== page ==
Russian voters pour ink into ballot boxes and throw firebombs as Putin victory expected

Videos have been posted across social media of protestors attempting to cancel ballots by destroying them with coloured liquid, ITV News Correspondent Neil Connery reports

Russian voters poured ink into ballot boxes and lit firebombs at polling stations as the first of the country's three-day presidential election begins - that is all but certain to extend Vladimir Putin's rule by six more years.

Videos have been posted across social media of protestors attempting to cancel ballots by destroying them with coloured liquid - an apparent nod to the late opposition leader Alexei Navalny, who in 2017 was attacked by an assailant splashing green disinfectant in his face.

The Russian Central Election Commission said people poured ink into ballot boxes in five places, including Moscow.

In the city of St Petersburg, meanwhile, a woman threw a Molotov cocktail onto the roof of a school that houses a polling station, local news media reported.

News sites also reported on the Telegram messaging channel that a woman in Moscow set fire to a voting booth.

The Russian Central Election Commission said people poured green liquid into ballot boxes in five places, including Moscow

Ella Pamfilova, Head of the Russian Central Election Commission, said the demonstrations are "means used by our traitors who fled from the country".

In Russia, interfering with elections is punishable by up to five years in prison.

The elections are taking place against the backdrop of a ruthless crackdown, which has crippled independent media and prominent rights groups, and given Putin full control of the political system.

Putin, 71, is running for his fifth term virtually unchallenged, with his political opponents either in jail or in exile abroad.

The fiercest of them, Mr Navalny, died in a remote Arctic penal colony last month.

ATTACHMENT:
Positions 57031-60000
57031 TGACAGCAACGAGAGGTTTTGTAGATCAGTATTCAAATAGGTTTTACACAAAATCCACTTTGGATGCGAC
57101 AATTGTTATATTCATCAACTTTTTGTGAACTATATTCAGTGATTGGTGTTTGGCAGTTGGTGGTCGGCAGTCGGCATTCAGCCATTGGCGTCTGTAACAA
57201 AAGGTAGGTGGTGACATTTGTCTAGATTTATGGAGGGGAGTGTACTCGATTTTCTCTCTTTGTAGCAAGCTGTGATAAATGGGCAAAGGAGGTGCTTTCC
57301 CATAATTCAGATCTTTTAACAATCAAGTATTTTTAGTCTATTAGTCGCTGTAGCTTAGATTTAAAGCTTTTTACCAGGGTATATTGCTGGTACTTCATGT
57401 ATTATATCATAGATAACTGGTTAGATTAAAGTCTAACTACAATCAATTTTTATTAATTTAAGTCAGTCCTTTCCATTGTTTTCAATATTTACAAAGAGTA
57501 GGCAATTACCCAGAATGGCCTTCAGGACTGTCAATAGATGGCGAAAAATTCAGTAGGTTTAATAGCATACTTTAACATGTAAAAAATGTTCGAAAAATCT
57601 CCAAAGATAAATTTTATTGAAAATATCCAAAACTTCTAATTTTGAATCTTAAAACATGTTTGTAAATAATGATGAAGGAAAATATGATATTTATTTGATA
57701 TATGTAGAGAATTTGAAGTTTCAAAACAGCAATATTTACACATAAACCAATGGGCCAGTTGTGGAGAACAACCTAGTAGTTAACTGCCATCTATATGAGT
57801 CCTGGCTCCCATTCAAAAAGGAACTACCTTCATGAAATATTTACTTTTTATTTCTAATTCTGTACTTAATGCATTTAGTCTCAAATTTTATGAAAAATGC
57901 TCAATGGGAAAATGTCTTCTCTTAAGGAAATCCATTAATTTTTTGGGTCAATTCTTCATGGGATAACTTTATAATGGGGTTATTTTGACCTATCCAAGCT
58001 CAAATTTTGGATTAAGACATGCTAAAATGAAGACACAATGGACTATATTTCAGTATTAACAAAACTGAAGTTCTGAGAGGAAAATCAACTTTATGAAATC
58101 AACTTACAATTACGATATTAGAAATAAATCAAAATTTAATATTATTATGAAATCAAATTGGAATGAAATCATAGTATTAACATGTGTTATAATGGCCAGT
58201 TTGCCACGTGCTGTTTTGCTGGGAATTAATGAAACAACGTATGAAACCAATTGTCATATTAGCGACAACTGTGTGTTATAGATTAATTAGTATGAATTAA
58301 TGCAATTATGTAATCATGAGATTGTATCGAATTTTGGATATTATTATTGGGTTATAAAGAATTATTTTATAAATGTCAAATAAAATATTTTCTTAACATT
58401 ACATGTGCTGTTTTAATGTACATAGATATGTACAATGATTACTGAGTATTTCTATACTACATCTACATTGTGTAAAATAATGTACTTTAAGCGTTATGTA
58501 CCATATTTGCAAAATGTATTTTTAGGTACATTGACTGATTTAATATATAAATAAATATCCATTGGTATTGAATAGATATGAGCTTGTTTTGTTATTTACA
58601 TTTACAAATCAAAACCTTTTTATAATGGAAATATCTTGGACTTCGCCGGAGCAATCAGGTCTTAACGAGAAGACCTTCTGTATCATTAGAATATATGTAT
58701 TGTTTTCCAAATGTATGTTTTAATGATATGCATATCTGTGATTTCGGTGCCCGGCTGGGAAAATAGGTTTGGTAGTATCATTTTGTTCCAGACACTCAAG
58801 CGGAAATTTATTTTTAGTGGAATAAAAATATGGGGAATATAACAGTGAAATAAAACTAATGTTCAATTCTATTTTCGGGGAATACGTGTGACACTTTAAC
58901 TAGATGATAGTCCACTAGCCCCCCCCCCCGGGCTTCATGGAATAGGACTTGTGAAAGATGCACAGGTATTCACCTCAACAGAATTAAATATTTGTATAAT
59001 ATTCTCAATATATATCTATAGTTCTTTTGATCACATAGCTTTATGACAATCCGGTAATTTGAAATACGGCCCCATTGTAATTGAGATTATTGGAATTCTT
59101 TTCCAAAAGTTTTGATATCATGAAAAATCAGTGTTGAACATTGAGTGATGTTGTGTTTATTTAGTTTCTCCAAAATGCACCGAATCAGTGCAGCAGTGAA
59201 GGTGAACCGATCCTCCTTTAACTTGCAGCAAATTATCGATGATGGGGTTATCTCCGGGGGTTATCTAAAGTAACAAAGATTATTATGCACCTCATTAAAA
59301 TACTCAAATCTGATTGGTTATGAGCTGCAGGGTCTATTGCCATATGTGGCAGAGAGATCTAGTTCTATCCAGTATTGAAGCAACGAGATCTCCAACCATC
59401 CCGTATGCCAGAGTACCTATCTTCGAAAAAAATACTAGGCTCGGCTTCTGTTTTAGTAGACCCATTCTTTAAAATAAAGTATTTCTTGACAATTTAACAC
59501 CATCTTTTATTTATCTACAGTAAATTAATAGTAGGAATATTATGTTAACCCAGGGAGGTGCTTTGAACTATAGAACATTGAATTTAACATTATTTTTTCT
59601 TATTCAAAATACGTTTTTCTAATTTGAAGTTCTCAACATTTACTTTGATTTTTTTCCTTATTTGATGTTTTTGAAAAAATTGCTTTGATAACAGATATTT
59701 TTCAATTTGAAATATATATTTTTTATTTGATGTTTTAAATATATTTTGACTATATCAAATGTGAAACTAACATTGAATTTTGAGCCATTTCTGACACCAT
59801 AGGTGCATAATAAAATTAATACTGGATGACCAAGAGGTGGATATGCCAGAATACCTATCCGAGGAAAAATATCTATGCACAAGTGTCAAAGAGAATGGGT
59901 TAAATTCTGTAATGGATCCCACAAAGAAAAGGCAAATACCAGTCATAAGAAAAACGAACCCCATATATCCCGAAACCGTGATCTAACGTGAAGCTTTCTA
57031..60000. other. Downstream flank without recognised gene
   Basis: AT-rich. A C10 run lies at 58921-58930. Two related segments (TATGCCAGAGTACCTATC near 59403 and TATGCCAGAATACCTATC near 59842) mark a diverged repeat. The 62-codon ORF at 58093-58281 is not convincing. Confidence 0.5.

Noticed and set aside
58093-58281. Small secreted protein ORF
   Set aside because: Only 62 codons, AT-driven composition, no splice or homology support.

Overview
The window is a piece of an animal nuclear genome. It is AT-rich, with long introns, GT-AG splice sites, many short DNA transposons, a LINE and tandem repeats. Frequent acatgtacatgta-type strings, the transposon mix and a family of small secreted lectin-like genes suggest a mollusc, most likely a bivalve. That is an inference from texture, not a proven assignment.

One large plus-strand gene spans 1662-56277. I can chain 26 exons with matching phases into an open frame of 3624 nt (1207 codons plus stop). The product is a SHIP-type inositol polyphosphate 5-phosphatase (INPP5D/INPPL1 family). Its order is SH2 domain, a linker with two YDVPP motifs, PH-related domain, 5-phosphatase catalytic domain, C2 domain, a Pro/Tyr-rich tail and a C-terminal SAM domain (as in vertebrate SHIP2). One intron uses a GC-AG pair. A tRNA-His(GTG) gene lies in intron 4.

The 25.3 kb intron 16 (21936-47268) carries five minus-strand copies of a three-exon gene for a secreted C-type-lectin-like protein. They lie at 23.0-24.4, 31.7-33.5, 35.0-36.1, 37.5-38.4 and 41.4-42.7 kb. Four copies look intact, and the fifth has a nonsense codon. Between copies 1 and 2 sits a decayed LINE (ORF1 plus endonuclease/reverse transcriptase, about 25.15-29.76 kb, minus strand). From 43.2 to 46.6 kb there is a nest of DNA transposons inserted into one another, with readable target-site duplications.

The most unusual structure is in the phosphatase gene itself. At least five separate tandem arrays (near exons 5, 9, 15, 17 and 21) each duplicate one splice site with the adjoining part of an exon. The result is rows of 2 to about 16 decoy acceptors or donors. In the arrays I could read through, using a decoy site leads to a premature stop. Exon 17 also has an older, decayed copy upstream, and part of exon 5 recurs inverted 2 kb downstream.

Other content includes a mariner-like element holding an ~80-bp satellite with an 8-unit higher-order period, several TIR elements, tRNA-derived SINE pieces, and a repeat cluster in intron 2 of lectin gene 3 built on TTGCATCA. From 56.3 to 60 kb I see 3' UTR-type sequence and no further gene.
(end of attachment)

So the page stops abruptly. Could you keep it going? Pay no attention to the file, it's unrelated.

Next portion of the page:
Vladimir Putin is running for his fifth term. Credit: AP

The three other candidates on the ballot are low-profile politicians from token opposition parties that toe the Kremlin's line.

Voting in Russia comes as Moscow's war in Ukraine enters its third year. Russia has the advantage on the battlefield, where it is making small, if slow, gains.

Ukraine, meanwhile, has made Moscow look vulnerable behind the front line. Long-range drone attacks have struck deep inside Russia, while high-tech drones have put its Black Sea fleet on the defensive.

Voters are casting their ballots from Friday through until Sunday at polling stations across the vast country's 11 time zones, as well as in illegally annexed regions of Ukraine.

For the first time, Russian's are also able to cast their ballots online.

Videos posted on Telegram showed a woman in Moscow set fire to a voting booth

More than 200,000 people in Moscow voted online soon after the polls opened, authorities said.

Observers have little to no expectation that the election will be free and fair.

Beyond the fact that voters have been presented with little choice, the possibilities for independent monitoring are very limited.

Ukraine and the West have also condemned Russia for holding the vote in Ukrainian regions, which Moscow's forces have seized and occupied.

The Kremlin banned two politicians from the ballot who sought to run on an antiwar agenda and attracted genuine - albeit not overwhelming - support.

There is little doubt over who will win the election. Credit: AP

Russia's scattered opposition has urged those unhappy with Putin or the war to show up at the polls at noon on Sunday - the final day of voting - in protest.

The strategy was endorsed by Mr Navalny not long before his death.

"We need to use election day to show that we exist and there are many of us, we are actual, living, real people and we are against Putin," Mr Navalny's widow, Yulia Navalnaya, said.

"What to do next is up to you. You can vote for any candidate except Putin. You could ruin your ballot."

Golos, Russia's renowned independent election observer group, said in a report this week that authorities were "doing everything so that the people don't notice the very fact of the election happening".

The watchdog described the campaign ahead of the vote as "practically unnoticeable" and "the most vapid" since 2000, when Golos was founded and started monitoring elections in Russia.

Putin's campaigning was cloaked in presidential activities, and other candidates were "demonstrably passive", the report said.

State media dedicated less airtime to the election than in 2018, when Putin was last elected, according to Golos.

Instead of promoting the vote to ensure a desired turnout, authorities appear to be betting on pressuring voters they can control - for instance, Russians who work in state-run companies or institutions - to show up at the polls, the group said.

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